Friday News Finds – September 7, 2018

By Danica Bennewies

Hello and welcome back to Top Five Friday Finds – the weekly series in which we share five of the corporate law news stories that dominated the papers (and our conversations) this week. First off, we are sad to say good bye to Tegan Valentine who graduated from the University of Toronto Faculty of Law earlier this year. Tegan has been the voice of Friday Finds and we wish her all the best as she continues with what will be an amazing career. Thank you Tegan! Now, let’s get into this week’s stories.

This week, the Canadian Securities Administrators (CSA) released new proposed disclosure requirements for companies that use non-GAAP financial measures. Among other changes, the regulations state that unless all of the criteria for reporting using a non-GAAP measure are met, a company must not use such a measure. It’s high time that these updates were made to the existing guidelines, as the use of non-standardized measures is growing and can be both confusing and misleading for investors. The proposed regulations are open to a 90-day comment period, ending December 5th.

With the cannabis legalization date of October 17th looming closer, cannabis stocks have been soaring in value. For example, two issuers – Cronos Group Inc and Tilray Inc – both saw double-digit gains on Wednesday. Furthermore, Canadian investors who want to gain exposure to the cannabis sector without having to engage in individual stock picking will soon have the option to invest in a cannabis stock mutual fund. It was announced this week that the StoneCastle Cannabis Growth Fund is planned to launch next Friday, with 13 securities included in the fund’s portfolio. Experts believe that this fund is the first cannabis industry-focused pure play mutual fund in Canada.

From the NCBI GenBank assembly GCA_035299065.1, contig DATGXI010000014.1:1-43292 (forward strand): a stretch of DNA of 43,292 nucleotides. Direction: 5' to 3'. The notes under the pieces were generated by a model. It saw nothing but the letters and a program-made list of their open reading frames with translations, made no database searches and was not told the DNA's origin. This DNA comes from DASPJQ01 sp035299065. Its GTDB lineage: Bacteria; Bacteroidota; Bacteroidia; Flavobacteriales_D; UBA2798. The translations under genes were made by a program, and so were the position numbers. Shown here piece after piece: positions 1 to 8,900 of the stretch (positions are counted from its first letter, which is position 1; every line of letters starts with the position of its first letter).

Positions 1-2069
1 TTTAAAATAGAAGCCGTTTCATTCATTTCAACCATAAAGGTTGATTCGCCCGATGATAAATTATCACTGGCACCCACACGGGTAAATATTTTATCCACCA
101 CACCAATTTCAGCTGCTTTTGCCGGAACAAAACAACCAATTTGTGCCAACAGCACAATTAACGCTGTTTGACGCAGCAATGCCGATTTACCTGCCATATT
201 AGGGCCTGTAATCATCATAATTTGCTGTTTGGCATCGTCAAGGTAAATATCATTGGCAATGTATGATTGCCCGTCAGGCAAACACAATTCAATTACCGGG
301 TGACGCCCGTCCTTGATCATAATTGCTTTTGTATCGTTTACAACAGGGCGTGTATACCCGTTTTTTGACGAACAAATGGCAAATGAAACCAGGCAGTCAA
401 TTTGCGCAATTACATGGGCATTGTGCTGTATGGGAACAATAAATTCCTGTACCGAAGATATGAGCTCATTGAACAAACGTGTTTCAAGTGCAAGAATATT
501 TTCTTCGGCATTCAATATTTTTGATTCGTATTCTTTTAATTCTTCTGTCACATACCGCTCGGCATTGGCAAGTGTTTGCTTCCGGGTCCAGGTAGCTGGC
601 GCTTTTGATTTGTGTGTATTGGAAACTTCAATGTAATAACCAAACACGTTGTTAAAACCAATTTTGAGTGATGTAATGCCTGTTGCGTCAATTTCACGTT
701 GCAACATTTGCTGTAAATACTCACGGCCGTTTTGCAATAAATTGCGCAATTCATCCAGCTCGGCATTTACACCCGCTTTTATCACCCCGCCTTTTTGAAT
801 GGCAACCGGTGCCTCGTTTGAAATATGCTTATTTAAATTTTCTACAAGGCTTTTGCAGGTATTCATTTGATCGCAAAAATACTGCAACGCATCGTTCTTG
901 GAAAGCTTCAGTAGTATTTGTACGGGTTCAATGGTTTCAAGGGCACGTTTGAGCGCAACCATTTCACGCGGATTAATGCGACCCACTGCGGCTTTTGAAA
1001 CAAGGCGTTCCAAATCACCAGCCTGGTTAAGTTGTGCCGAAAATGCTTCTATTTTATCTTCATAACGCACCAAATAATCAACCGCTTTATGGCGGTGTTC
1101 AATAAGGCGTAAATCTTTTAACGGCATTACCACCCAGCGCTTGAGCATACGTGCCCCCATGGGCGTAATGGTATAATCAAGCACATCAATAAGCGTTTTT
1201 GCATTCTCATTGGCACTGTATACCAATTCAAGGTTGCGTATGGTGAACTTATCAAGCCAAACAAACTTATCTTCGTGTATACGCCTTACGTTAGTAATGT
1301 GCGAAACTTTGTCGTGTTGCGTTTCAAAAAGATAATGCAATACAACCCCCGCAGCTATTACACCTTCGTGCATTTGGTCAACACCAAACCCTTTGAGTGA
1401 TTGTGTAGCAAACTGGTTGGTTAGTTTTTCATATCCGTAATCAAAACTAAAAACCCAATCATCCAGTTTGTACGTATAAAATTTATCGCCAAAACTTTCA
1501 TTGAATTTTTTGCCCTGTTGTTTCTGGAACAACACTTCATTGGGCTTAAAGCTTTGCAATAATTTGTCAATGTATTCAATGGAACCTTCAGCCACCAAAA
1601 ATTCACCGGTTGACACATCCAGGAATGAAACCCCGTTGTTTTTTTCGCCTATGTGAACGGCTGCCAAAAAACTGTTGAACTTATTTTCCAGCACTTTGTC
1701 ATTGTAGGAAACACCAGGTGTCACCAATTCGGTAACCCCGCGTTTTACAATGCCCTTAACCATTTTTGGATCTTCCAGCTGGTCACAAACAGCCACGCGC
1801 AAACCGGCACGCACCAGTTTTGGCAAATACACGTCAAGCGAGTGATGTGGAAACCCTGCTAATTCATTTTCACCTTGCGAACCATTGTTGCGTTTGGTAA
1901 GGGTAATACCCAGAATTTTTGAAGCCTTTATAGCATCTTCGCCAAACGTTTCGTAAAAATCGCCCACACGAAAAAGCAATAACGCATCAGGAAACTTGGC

Now, let’s take a look at what has been going on in the U.S this week. On Tuesday, Amazon joined Apple in the trillionaire club by becoming the second U.S. publicly listed company to reach $1 trillion in market value. In the morning, Amazon’s share price rose to $2,050.50, pushing the market capitalization over the one trillion mark, before falling shortly after. You’ll recall that Apple crossed this threshold just over a month ago. The question now is: who will be the first to hit $2 trillion? The race is on.

In other Amazon-related news, Sen. Bernie Sanders and Rep. Ro Khanna, D-Calif. introduced legislation on Wednesday to tax corporations for every dollar that their employees receive in government assistance. This comes after months of Sanders’ criticism of Amazon, where warehouse workers rely on food stamps while CEO Jeff Bezos’ net worth is $168 billion and growing. Sanders has named the legislation the Stop Bad Employers by Zeroing Out Subsidies Act, or the BEZOS Act for short. We see what you did there, Bernie.

Speaking of billionaires, Elon Musk has hired two lawyers while the Securities and Exchange Commission (SEC) investigates him for his comments about converting Tesla into a private company. Reportedly, one of Musk’s lawyers was previously an SEC commissioner from 2002 to 2007. Tesla shares have been down 18% while the controversy has unfolded over the past month, however legal analysts believe that the SEC won’t remove Musk from Tesla due to the negative impact it will have on shareholders. Tesla shares took an even further plunge this morning after the company’s chief accounting officer announced his resignation and a video of Musk smoking marijuana and drinking whiskey on a podcast was circulated on social media.

Those are your major finds for this week! Check back next Friday for more news highlights.